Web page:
I had a rather unfortunate first inspiration for this project. The thought started initially as I was trying to determine if I ever could or should listen to his music again, since he had been one of the artists up next in my discography listening project and in the dim past of the 2000s was a pretty important artist to me.) But this article and especially this thought quoted in the article

gave me pause, and made me rethink and question the importance and legitimacy of my little dilemma over whether to listen to music made by a terrible person.

I obsess over my music listening history, and in the past year or two I’ve done pretty well at parity between male and female artists in my listening habits. But after thinking on these things I took a serious look at the ratios in my iTunes library and my old CD/record collections, and they were straight-up horrible. I realized my habits and unconscious default in music-listening was still very much to turn to male artists, and I was sure I was missing out on a lot by not consciously looking for more women musicians, both new and long-established artists.

A second inspiration was Patty Griffin’s new album. My wife is a huge Patty Griffin fan, and I’m a minor Patty Griffin fan. In March I saw that Griffin had a new album coming out and surprise-bought it for my wife.

After listening to it a couple of times I started looking around for reviews and they were scarce. It seemed like there was a really weird lack of attention for an album of this calibre. I couldn’t help but think that if this exact set of songs with the same arrangements and production had been put out by a man, someone like Bruce Springsteen, Beck, Robert Plant (who does background vocals on a couple of tracks here), or for ultimate argument’s sake let’s say Ryan Adams, it would be hailed as “career-defining,” “return to form,” album of the year, 5 stars from Rolling Stone, Grammy buzz, all sins forgiven, big tour, &c. But hardly anyone was talking at all about this phenomenal album, and it seemed increasingly probable to me that this might be simply because it was created by a woman rather than a man, and therefore wasn’t thought of in that same way by many critics and fans of this type of music as made by men.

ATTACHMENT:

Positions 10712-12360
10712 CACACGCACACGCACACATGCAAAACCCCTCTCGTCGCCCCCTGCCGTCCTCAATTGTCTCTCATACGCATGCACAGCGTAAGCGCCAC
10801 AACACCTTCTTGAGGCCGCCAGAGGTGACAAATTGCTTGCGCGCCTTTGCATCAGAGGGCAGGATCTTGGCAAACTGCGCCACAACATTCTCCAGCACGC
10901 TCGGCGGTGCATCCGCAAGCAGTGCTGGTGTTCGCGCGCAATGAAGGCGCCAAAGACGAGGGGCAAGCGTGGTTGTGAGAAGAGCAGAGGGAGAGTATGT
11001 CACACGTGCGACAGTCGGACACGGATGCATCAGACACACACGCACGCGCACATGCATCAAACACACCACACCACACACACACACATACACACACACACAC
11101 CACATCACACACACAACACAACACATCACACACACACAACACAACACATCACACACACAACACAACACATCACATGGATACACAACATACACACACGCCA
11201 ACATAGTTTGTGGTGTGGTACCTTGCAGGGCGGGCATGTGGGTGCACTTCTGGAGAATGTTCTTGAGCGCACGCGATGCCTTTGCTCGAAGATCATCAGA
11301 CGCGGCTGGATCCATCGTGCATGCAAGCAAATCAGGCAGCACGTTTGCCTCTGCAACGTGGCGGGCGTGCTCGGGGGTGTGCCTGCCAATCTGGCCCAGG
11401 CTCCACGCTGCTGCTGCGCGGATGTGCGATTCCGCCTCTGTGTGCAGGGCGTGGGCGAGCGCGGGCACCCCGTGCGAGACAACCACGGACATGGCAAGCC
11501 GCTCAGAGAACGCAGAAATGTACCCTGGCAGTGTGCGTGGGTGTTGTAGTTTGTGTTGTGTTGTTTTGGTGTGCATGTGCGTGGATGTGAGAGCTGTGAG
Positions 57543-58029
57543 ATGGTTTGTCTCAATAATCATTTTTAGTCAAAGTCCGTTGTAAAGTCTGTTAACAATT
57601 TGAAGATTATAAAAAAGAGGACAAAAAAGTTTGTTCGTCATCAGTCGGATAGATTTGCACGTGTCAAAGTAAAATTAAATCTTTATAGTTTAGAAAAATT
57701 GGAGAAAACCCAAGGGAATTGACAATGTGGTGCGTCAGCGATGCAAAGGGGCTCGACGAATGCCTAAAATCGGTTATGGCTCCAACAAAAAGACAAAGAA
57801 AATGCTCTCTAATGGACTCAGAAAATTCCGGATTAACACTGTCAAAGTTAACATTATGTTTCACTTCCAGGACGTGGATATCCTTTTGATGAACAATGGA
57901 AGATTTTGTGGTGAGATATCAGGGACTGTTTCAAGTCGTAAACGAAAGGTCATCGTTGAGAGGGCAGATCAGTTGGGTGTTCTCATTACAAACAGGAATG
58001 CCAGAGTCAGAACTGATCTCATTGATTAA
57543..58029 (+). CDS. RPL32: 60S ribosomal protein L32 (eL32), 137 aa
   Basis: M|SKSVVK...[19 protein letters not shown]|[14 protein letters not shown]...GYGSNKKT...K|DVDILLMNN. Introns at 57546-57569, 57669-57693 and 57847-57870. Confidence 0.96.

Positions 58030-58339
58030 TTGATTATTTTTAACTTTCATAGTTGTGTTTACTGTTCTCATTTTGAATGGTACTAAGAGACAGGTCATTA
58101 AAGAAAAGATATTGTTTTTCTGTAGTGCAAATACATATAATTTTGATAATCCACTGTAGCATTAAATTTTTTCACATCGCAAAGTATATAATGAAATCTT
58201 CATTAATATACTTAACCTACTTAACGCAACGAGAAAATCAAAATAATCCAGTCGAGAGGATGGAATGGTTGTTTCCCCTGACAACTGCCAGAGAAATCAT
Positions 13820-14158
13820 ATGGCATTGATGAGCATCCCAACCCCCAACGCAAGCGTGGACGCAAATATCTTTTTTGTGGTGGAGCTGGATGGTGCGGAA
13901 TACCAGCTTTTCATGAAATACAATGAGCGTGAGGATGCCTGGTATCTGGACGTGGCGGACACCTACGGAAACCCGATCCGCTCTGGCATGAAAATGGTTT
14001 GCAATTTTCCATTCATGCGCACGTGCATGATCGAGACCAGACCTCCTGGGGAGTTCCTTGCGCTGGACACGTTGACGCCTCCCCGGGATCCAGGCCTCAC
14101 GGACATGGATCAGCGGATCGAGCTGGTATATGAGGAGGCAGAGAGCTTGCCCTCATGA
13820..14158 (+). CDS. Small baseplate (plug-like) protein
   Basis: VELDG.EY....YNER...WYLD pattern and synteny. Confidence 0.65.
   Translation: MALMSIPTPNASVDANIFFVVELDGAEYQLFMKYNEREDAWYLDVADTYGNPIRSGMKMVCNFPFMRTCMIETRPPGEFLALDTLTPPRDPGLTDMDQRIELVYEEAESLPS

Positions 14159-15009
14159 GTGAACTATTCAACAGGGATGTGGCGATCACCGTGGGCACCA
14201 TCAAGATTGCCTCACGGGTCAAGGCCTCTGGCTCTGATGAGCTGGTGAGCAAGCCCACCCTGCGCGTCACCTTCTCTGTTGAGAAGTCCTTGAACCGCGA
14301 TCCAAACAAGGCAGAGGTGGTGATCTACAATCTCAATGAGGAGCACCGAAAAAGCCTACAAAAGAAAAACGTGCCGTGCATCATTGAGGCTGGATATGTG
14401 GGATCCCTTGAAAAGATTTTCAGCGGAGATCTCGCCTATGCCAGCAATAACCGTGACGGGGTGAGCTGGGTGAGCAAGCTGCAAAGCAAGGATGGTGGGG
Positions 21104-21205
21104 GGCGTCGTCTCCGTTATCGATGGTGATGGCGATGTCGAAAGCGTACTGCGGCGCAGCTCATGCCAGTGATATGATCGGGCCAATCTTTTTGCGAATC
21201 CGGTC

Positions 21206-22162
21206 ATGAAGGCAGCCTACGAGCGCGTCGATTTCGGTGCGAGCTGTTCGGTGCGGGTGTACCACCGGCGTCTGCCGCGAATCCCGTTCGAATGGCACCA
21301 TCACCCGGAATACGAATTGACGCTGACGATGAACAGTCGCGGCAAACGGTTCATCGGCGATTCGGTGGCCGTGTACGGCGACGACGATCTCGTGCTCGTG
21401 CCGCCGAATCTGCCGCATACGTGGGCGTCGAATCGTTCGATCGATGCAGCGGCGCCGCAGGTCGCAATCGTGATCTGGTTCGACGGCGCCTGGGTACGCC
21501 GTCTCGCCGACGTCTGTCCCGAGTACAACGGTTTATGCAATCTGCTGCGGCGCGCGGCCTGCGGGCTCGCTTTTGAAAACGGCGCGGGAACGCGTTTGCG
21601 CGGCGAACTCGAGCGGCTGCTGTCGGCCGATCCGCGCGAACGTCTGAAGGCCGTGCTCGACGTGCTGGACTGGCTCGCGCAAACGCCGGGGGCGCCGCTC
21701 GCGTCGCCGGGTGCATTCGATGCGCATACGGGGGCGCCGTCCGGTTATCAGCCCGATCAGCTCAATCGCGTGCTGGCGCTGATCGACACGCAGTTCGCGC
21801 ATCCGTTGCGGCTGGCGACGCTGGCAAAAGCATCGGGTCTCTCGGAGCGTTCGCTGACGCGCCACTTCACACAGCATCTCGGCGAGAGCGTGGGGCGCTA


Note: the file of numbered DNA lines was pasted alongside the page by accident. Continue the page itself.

I love a good music challenge, so the decision was easily made. At the time, early March, I was working my way album-by-album through the Outkast discography, which I was committed to completing and, frankly, I was enjoying way too much to even consider putting aside. (Hot take: one of the strongest six-album runs in all of recorded popular music.) Around March 10, 2019, after finally listening to Idlewild for the first time, I took a rest from listening to music made by men.

What

I started immediately with Janelle Monáe, and honestly this was partly because she showed up on several tracks on that last Outkast album and was the most Outkast-ish female artist I could think of at the time. (Not listening through Outkast’s catalog again was my only actual sacrifice for this endeavor.)

But then I started digging. I discovered Sister Rosetta Tharpe, criminally overlooked by all the ‘History of Rock and Roll’ and American roots music syllabi, books, and documentaries I have encountered in my life up until now. I’m positive she wasn’t mentioned in the lectures or textbook of my college History of Rock and Roll course in the early 2000s. She is absolutely essential, though: